Well, the story begins with what's called the "energy canyon", and a one-in-a-million chance encounter between two single-celled organisms floating around during those early eons of life on Earth, and eventually ends with us. [via Radiolab]
Career Advice You'd Give to Your Younger Self
What career advice would you go back and give yourself earlier in the game? Maybe you're well along your career path or maybe you're just getting out of university, but either way you probably have wisdom you learned along the way. This Quora thread is full of good tidbits worth remembering at any point in your career, whether you're just starting out or you're well on your path.
I'm particularly fond of the suggestion to learn not just your skill area but to pay attention to social and global news like economics, politics and other social issues. One answer, from Maria Gorlatova, says:
Learn economics and get a firm grasp on geopolitics. Studying engineering teaches you how the physical world works (and yay for that!), economics and geopolitics teach you how non-physical forces shape the world.
I couldn't agree more. Check out the whole thread for more, including Gorlatova's advice to never hesitate to reach out to people who have progressed in your field for their thoughts and advice, and of course, another responder's advice to never listen to someone when they tell you what you can and can't do. [via Quora]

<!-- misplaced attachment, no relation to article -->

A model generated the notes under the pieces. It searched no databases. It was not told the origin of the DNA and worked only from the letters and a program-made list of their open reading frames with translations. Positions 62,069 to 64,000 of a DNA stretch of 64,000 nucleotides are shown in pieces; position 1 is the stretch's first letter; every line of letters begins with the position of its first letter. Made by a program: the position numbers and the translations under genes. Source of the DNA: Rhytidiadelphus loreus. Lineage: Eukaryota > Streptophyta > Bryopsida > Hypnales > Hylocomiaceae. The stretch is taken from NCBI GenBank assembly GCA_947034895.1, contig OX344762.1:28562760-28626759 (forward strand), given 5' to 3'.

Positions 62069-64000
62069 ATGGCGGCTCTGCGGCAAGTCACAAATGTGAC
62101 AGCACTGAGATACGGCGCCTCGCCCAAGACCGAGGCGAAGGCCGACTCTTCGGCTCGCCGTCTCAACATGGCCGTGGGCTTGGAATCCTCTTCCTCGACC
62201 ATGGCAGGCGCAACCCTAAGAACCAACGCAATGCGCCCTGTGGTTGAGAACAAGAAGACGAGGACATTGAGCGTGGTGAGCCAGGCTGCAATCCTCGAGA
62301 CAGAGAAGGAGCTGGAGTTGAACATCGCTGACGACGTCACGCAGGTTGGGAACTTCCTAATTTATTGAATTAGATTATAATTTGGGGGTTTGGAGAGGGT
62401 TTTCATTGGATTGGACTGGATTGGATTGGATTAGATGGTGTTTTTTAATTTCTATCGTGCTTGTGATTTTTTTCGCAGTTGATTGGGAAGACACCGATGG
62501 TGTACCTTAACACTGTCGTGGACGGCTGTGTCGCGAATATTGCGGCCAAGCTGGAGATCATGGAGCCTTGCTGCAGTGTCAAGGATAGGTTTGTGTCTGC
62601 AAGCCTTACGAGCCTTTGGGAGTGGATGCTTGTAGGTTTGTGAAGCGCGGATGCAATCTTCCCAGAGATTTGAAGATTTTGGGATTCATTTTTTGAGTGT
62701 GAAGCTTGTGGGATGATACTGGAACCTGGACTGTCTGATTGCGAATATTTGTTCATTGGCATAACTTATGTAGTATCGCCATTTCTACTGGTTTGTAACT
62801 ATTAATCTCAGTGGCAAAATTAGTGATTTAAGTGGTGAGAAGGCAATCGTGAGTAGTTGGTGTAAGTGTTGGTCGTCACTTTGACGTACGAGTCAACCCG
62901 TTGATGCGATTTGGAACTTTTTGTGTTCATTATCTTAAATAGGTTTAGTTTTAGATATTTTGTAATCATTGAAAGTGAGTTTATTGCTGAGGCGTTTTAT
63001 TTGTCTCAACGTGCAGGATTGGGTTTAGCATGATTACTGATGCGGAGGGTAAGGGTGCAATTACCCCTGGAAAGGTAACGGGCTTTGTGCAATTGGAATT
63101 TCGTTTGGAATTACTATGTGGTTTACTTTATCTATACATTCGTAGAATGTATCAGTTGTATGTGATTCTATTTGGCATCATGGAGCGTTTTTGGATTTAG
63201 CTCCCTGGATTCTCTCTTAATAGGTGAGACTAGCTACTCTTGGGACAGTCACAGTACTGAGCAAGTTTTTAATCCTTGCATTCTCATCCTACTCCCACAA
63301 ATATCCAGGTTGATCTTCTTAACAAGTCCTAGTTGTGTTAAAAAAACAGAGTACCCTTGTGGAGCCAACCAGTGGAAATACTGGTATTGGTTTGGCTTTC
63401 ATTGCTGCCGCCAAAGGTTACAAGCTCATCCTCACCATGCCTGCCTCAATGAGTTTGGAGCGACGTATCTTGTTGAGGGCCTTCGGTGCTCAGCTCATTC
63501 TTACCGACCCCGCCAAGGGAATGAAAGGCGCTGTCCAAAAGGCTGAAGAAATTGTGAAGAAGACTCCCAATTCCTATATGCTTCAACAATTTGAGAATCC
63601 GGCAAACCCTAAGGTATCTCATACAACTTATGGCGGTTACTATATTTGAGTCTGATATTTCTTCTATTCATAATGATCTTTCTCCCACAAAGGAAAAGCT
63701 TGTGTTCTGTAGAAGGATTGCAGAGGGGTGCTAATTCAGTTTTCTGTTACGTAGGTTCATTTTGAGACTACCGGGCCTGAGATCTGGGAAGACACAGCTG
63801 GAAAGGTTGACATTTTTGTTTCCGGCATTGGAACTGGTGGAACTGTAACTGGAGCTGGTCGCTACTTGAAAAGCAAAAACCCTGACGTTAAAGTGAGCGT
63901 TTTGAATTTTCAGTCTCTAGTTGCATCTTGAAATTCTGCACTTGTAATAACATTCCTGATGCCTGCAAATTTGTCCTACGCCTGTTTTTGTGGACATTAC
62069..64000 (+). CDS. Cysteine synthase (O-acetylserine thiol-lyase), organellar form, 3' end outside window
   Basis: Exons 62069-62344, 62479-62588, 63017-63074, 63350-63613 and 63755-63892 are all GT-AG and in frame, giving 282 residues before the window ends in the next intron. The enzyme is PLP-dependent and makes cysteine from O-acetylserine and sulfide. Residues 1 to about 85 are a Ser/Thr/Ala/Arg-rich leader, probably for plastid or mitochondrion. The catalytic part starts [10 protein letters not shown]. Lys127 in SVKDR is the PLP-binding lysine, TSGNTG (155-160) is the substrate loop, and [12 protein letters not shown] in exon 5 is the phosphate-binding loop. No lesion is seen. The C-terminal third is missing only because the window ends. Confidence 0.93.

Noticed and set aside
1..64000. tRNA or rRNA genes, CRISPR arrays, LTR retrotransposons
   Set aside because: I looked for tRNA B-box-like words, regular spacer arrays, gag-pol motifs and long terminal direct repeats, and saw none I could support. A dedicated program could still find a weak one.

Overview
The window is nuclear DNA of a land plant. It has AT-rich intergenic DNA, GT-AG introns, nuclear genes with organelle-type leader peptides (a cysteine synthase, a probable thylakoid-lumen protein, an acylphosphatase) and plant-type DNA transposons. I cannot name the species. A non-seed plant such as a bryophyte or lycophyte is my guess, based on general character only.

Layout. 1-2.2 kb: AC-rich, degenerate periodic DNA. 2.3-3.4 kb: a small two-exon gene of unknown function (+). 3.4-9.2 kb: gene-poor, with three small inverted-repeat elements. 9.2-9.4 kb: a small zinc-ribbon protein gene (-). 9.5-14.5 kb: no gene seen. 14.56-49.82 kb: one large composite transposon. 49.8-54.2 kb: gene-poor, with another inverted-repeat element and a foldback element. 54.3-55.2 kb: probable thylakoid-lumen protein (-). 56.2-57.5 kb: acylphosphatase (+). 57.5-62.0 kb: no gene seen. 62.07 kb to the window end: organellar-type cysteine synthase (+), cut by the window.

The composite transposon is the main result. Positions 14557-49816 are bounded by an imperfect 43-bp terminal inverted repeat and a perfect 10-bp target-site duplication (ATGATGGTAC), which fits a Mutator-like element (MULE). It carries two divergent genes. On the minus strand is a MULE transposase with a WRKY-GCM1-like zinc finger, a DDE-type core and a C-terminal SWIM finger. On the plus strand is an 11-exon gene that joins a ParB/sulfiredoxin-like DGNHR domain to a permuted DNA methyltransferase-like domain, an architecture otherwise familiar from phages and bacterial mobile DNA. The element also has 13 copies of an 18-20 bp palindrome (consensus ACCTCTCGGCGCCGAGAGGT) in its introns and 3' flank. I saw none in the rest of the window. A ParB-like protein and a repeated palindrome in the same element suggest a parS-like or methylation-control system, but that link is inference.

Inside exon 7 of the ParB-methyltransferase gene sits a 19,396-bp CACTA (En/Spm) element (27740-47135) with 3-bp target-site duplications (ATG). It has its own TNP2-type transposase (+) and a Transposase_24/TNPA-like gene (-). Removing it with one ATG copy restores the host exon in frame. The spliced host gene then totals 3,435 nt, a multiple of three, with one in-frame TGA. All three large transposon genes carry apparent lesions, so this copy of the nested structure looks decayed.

Why You Sneeze When You Walk Into Bright Sunlight
It's happened to all of us at some time or another — we walk from the office (or another similarly indoor, shaded space) out into the bright sunlight, and even if it's warm in both places, or cool inside and warm outside, boom — we sneeze. Why does that happen? This video from Mental Floss explains what's happening in our bodies when we experience what's called the Photic Sneeze Reflex, or rather, the prevailing scientific theories. [via Mental Floss]